Plans for 5G signals to be beamed to the public from the sky above via drones have been announced by two UK firms.
They want to use pilotless drone aircraft equipped with powerful 5G antenna. The idea is that the aircraft, powered by an emission-free hydrogen fuel cell, would remain airborne for up to nine days at a time and deliver high-speed connectivity to vast areas.
The two companies, Stratospheric Platforms and Cambridge Consultants, say they could cover the whole of the UK with about 60 drones, with each aircraft replacing at least 200 masts. Each drone would cover an area of 140km (87 miles) in diameter below, and users would get download speeds of about 100Mbps – allowing them to download a typical four-gigabyte movie in under six minutes.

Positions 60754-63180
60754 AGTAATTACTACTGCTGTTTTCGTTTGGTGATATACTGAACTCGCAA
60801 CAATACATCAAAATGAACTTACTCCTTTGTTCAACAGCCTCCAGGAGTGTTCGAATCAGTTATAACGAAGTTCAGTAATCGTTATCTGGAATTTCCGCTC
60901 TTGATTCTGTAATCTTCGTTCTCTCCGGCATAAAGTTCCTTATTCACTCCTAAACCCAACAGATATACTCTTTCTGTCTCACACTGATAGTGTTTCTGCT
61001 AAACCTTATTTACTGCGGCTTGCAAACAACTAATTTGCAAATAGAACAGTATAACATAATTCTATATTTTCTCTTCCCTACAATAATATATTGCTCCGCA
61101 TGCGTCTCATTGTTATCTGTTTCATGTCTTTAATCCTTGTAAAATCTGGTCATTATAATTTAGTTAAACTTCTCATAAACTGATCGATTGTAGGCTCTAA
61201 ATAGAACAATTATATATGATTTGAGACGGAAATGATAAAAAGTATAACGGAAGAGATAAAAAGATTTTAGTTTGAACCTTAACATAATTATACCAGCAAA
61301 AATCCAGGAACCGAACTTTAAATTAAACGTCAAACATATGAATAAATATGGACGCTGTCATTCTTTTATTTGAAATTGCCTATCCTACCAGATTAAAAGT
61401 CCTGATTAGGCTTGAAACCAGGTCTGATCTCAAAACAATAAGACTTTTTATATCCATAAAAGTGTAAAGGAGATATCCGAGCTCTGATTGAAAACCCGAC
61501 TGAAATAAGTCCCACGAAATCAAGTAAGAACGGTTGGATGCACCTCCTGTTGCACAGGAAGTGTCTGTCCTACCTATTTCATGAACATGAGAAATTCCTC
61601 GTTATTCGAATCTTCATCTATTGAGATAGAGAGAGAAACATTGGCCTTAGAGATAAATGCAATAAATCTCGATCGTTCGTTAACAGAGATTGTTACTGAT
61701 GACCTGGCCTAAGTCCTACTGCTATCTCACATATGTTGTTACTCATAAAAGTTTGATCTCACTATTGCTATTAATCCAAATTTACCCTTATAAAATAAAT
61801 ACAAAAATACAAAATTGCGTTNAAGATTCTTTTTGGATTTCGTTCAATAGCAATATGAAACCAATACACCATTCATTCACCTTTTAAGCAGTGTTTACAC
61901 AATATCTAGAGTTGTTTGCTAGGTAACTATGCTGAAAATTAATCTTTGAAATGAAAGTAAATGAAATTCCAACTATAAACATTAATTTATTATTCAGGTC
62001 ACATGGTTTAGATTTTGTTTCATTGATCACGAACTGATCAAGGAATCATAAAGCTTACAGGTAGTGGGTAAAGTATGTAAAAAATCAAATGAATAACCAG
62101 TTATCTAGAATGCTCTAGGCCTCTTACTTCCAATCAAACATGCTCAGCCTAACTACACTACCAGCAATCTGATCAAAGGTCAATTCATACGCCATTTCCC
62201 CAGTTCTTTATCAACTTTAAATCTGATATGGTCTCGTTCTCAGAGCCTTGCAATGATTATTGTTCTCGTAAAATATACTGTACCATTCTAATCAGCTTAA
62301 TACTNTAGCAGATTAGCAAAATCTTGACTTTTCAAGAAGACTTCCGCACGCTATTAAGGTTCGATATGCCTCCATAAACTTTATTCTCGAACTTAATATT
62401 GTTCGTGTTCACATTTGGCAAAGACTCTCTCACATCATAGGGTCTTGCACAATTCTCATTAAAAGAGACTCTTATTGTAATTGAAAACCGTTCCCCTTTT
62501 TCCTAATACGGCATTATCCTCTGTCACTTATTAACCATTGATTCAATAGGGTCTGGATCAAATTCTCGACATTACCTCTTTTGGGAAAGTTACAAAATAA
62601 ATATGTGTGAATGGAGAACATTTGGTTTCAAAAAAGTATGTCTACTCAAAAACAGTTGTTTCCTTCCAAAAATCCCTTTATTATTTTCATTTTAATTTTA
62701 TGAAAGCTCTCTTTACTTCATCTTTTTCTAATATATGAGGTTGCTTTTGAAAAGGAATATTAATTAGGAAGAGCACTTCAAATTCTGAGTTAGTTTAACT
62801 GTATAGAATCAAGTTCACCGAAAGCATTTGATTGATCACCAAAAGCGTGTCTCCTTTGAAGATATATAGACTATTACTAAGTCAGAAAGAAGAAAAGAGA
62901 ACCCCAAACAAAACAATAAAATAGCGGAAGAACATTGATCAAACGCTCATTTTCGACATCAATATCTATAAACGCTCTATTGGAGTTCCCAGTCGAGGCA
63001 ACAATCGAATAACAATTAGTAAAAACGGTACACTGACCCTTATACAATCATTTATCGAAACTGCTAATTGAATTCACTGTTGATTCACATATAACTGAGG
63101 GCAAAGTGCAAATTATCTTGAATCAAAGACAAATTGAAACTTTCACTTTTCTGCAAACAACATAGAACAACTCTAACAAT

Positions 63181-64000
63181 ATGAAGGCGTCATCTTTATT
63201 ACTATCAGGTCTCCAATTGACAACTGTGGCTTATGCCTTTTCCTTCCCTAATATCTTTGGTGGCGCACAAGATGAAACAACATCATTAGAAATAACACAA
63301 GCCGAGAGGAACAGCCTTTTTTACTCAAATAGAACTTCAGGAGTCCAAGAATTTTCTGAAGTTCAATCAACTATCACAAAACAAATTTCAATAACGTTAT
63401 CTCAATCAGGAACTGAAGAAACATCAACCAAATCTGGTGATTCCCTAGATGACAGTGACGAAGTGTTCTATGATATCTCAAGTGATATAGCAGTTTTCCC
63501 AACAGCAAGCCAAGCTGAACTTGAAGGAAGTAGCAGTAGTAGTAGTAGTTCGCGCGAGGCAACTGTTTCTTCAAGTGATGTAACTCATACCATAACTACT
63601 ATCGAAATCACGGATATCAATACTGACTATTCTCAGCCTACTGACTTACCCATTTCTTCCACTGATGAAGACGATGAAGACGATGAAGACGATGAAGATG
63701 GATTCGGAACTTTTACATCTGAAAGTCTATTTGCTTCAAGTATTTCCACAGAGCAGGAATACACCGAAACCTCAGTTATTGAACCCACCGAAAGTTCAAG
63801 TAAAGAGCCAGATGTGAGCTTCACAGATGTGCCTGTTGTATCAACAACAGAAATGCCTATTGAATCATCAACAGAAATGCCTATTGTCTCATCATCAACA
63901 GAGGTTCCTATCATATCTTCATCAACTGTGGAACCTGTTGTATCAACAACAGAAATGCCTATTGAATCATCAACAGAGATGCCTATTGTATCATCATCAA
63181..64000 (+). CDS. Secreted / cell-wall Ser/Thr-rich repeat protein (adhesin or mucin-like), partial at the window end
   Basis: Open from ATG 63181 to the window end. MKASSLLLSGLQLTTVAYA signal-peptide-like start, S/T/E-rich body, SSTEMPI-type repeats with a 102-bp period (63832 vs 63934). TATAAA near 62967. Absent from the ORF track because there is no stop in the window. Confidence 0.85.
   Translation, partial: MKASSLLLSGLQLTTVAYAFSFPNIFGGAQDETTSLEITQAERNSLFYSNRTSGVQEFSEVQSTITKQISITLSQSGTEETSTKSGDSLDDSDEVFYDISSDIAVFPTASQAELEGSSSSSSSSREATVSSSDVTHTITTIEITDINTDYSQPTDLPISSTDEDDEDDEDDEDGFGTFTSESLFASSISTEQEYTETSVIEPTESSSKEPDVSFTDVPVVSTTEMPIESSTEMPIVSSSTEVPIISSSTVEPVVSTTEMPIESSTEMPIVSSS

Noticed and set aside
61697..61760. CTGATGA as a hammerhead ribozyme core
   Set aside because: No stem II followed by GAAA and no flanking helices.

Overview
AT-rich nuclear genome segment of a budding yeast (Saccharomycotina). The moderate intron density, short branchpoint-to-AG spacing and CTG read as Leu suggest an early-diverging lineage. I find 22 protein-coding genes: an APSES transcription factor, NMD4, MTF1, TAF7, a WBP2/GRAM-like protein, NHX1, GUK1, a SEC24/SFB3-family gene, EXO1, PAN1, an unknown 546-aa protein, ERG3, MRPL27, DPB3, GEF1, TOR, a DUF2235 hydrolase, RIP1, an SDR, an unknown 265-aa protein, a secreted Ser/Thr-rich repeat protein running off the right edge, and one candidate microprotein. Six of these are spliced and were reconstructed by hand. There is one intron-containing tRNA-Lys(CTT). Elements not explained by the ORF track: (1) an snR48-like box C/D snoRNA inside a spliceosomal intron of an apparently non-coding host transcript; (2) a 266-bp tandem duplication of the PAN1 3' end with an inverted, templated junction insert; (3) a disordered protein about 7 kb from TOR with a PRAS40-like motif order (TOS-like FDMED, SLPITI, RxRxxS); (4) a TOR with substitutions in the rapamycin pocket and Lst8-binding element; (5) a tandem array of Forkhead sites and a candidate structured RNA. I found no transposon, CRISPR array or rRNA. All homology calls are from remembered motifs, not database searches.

Cambridge Consultants have designed and tested the antenna, however the drone required is still at the design stage. The Stratospheric Platforms aircraft is designed to fly at an altitude of 20,000m (65,617ft) but is yet to be built and tested with the hydrogen fuel cell and 5G antenna on board.
The Cambridge-based companies say they would run the service in partnership with existing mobile operators, and they already have backing from Deutsche Telekom, who hope to trial the new tech over rural southern Germany in 2024.